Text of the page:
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Brooklyn Chamber of Commerce survey paints devastating picture of small business struggles – Crain's New York Business

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A devastating mix of job losses, revenue declines and rent delinquencies are plaguing small-business owners in Brooklyn, according to a year-end survey conducted by the borough’s Chamber of Commerce.

Roughly 80% of small businesses questioned indicated a year-over-year decline in revenue, while 85% of the businesses said they laid off workers last year.

“This is right now the hardest thing ever,” said Elaine Greene, owner of Greene & Greene Uniforms in Crown Heights since 2015. “As I’ve gone back into my store, I don’t get any kind of customers.”

Nearly half of those who lost revenue said their business declined by more than 50% between 2019 and last year. Only 15% said they added employees in the same time frame.

“Clearly businesses are just barely hanging on,” said Randy Peers, president and CEO of the Brooklyn Chamber of Commerce. “And we surveyed those that are still in businesses. It’s not a commentary on those that have permanently closed.”

There were 60,000 small businesses in the borough before March, and 84% of them had fewer than 10 employees.

The Chamber of Commerce surveyed 166 small businesses across multiple sectors. Roughly half of the businesses were located in the Downtown Brooklyn area, and 51% of the total were minority- or woman-owned enterprises.  

To weather the economic storm, small businesses changed their business model, innovated, contracted or employed a blend of measures to make a profit. Almost 60% reduced their hours; 33% made technology upgrades; 23% converted to e-commerce; 21% launched curbside pickups; and 11% built an outdoor facility.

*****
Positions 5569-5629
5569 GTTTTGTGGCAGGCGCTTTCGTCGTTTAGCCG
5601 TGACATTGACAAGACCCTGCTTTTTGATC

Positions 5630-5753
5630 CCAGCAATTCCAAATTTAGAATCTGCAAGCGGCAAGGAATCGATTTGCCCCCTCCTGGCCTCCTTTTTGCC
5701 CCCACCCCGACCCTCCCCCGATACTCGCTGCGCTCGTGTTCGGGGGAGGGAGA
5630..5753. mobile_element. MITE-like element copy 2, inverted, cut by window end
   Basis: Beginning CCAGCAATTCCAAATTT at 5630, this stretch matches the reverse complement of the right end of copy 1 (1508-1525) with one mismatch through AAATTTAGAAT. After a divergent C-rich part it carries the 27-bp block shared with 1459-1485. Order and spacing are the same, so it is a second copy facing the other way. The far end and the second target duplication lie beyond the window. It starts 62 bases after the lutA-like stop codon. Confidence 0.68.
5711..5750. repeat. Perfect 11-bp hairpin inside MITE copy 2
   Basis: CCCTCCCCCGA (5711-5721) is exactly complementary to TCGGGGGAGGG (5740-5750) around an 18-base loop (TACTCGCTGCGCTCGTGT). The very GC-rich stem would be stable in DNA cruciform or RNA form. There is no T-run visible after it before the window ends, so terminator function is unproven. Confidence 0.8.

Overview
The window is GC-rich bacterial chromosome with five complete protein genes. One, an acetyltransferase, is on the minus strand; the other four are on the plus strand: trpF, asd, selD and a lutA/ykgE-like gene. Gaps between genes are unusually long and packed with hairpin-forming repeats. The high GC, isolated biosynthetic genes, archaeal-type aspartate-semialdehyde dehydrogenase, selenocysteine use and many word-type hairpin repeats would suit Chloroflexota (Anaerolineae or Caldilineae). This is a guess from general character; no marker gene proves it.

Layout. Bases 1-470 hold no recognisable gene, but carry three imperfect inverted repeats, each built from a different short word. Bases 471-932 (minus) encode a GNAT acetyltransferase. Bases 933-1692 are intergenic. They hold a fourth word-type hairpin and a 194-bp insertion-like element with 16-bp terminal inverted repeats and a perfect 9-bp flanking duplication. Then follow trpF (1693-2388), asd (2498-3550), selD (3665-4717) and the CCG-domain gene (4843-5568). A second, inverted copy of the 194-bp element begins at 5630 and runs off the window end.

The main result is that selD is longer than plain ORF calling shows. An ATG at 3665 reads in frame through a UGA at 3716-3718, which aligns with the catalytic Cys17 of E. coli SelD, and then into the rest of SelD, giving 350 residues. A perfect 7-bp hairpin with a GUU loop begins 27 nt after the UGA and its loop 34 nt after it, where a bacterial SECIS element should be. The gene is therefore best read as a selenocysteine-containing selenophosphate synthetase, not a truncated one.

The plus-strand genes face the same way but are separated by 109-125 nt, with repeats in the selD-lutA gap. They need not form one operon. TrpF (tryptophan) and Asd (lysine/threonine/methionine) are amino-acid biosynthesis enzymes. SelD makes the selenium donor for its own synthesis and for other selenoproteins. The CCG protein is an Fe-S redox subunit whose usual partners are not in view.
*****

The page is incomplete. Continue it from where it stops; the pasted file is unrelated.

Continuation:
Greene’s uniform store pivoted from selling church and clergy regalia to selling hospital scrubs purchased through a federal Small Business Administration Economic Injury Disaster Loan. But the inventory switch has not brought in more customers, she said.

“The whole month of February, I have not got any business at all,” she said. “And I go to the store every day. It’s so discouraging, and it’s depressing, and I’m not sure what I’ll do.”

She said she’s hoping things will pick up once she uses MWBE state and city certification to gain government contracts from the Department of Education to sell uniforms for children returning to public schools this year.

“I’m waiting for that to be approved,” she said. “I’m just still praying. I’m not giving up yet.”

One-third of all businesses surveyed said they owe some form of back rent. Only 2% said they were able to restructure or renegotiate their lease. On the other hand, 40% of businesses got a rent reduction or had their rent deferred. Almost half received no concession at all—which has led to closings and shutdowns.  

Mitchell Szpicek has owned the Little Things toy store in Park Slope for 13 years, though the store has been a neighborhood fixture since 1977. During the past year, two of the three store locations in Park Slope closed permanently. He estimates that he lost $500,000 in revenue last year and that he owes $200,000 in loan payments to the government.

“We only have one store left,” Szpicek said. “We still don’t know where we’ll be tomorrow.”

Federal assistance played a big role in helping Brooklyn small businesses such as Little Things survive.

“Before we got the government loans, we were close to going under,” Szpicek said.

Roughly 75% of businesses surveyed received a federal Paycheck Protection Program loan, while 53% received EIDL assistance.

The Chamber of Commerce survey results demonstrate that the status quo for small businesses in New York is not sustainable.

“Ultimately we’ve got to reopen,” Peers said. “We need to urgently reopen more of our economy and access much more federal support if our small businesses are to survive in 2021.

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